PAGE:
Editor’s Note: The Early Learning Nation Studio recently attended the 2022 National League of Cities’ City Congressional Conference where we spoke with early learning researchers, policymakers, and practitioners. The full collection of video conversations can be found here.
Strong communities begin with strong families. For many new parents, the challenges of parenting can be daunting. As Huong Vu, Family Engagement Specialist at the Boys and Girls Clubs of Dorchester (MA), explains, the group helps parents recognize that they “should be valued as the first teacher of the child and the expert in their own life.”
Chris Riback: Huong, thank you so much for joining. Welcome to the studio.
Huong Vu: Thank you for having me today.
Chris Riback: It’s great to have you here. Been looking forward to the conversation. What is the Boys & Girls Club of Dorchester, and what do you do there?
Huong Vu: So the Boys & Girls Club of Dorchester, we want to make the great impact in the life of young children, youth, and their families. So we have been providing early education childcare program, the youth program, after school and summer program, and also the program for children with special needs. I have been working for Boys & Girls Club of Dorchester for a few years. And my everyday work is I try to make sure that not just family of the Boy & Girls Club, but the family in the community, they can have the support services, and I’ll have them to assess into some free resources in the community so that the child, they can develop healthy and the need of the family who we met.
Chris Riback: So very interesting to hear that it’s boys and girls club, but it’s not just for boys and girls. It’s for the boys and girls, but you also focus on the moms and dads.
Huong Vu: Yes.
Chris Riback: Why is it important to do that full circle of the children plus the parents?
Huong Vu: At our program, we recognize parent is taking a really important role in the child’s life. We want to value parents. They should participate in all of the level. They should be valued as the first teacher of the child and the expert in their own life. And we want them to be the powerful leader in the community.
Chris Riback: Do they want the assistance? Do they want the help? Do they want the tools? Do they want to learn about the available resources in the community? How do the parents react to the help that you are able to provide?
Huong Vu: I can tell you, our program, we have been working with a lot of families who are low income, who are underserved, the new immigrant family, which has come to this country, not just that we come to serve them, but they come to ask for help from us. Even we are the program who focus on the children, but we want to extend our service into all of the concrete need. They can come to our club to ask for fill out the school registration form. Or if they’re curious about their child’s development, we have a screening tool for them to know if the child’s reached the milestone. The need out there is really big, and we only worry that we cannot serve all of them.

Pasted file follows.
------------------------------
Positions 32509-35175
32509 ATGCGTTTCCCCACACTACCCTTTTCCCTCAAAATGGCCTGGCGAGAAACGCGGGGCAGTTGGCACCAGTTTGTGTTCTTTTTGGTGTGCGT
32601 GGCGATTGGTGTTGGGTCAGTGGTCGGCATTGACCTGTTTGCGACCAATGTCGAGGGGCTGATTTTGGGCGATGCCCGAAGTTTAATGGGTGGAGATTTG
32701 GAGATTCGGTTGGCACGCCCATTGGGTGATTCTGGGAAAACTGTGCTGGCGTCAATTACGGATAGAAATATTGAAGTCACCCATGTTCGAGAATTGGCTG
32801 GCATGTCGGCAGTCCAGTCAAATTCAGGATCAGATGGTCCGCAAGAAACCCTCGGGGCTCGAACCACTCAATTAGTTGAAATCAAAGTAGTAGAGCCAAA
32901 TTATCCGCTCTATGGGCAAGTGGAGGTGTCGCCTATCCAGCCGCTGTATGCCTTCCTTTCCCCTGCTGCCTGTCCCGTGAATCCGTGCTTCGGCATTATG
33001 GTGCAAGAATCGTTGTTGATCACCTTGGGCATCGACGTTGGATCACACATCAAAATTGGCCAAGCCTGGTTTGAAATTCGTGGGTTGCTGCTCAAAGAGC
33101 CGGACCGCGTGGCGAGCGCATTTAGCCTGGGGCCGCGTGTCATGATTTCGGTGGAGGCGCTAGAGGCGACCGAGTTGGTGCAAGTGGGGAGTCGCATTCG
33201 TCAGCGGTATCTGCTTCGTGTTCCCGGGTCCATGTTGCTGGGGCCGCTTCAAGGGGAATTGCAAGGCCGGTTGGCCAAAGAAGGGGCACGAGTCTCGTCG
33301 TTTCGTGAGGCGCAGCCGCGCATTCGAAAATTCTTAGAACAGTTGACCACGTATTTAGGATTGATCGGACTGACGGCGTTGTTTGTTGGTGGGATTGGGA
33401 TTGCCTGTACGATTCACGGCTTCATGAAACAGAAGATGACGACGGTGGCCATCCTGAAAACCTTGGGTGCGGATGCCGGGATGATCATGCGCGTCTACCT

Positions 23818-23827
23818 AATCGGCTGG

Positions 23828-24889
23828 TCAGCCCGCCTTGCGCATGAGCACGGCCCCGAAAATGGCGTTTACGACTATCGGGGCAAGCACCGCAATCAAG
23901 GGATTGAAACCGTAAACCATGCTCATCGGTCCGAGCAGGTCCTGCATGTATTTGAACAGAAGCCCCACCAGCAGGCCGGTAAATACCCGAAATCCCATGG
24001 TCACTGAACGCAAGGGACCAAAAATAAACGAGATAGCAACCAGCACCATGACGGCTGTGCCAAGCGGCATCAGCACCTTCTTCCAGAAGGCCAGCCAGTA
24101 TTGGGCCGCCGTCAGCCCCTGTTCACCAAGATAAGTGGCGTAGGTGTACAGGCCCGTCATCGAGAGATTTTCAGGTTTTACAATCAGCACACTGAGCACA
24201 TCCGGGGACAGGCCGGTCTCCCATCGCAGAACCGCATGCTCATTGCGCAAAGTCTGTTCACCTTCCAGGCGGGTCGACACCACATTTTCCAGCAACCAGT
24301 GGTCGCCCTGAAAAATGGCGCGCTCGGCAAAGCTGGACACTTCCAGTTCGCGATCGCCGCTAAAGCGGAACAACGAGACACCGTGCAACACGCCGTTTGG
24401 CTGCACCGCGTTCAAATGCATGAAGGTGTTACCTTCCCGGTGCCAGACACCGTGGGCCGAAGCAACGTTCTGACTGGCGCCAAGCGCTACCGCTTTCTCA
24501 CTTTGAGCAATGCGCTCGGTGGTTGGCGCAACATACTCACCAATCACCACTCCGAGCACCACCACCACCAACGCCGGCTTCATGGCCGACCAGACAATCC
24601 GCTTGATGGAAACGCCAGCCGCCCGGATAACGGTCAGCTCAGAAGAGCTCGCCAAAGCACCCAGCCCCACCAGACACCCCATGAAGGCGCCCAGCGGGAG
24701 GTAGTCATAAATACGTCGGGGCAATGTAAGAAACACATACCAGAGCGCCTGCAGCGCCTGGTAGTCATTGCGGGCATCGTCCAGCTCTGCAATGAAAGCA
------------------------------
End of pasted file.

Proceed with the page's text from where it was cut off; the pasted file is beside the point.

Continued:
Chris Riback: There’s too many. There’s too much need.
Huong Vu: Yes.
Chris Riback: What is the parent leadership model?
Huong Vu: I can tell you, the parent leadership model is the backbone of many great community organizations in Boston. We have been developing the parent leadership model for such many years. Again, we want to make parents at the center of everything. We want to have them to participate on all of the level. We want them to really value as the expert in early education. And we want to see them to step into our program, to partner with our staff to develop the model of the program. And further on that, we want them to be a powerful leader in the community to make the change, the impact, the positive impact in the policy and the system.
Chris Riback: As an immigrant yourself, why is it important to you to be involved in the work that you do? What do you hope the impact of your work is?
Huong Vu: Eight years ago, I started work for Boys & Girls Club of Dorchester just as a parent volunteer. And then I was promoted to be a part-time staff. And now I’m a full-time with the Boys & Girls Club of Dorchester. The directors over there, they really believe in me. They value myself, no matter my race and my ethnicity. And I want to pay forward for that. I want to set myself as a great model for the other immigrant woman so that they can step out of their comfort zone, they can dream big and think big, and they want to become to pull out their leadership inside themselves, to set the goal for their child, for their family. And saying about think big, they can be the great advocate and leader in the community. So we tell a lot of women, you go there, you go outside, you vote, but you worry that you cannot make any changes. But no, you, just as a parent, you can really, as an advocate and the leader in the community, to make a lot of changes.
Chris Riback: I know you would not want to talk too much about yourself. But given what you just said, do you get the sense do the parents see that you have done it? Does that make it believable for them when they see what you have done?
Huong Vu: Yes. When I reach out to a new parent who nervous about their future, I always started to share my own story, my own private story, even not a really beautiful, happy ending, but I want them to see myself as a migrant, an isolated mom at the beginning. Now I really go further on my career journey to become a full-time job. So I want them to really believe in themselves. If they work hard enough and if they build their own leadership, they can always be successful in a new country.
Chris Riback: The opportunity is there. Huong, thank you. Thank you for joining us. Thank you for the work that you do for those families.
Huong Vu: Thank you for having me have a chance to share my own story.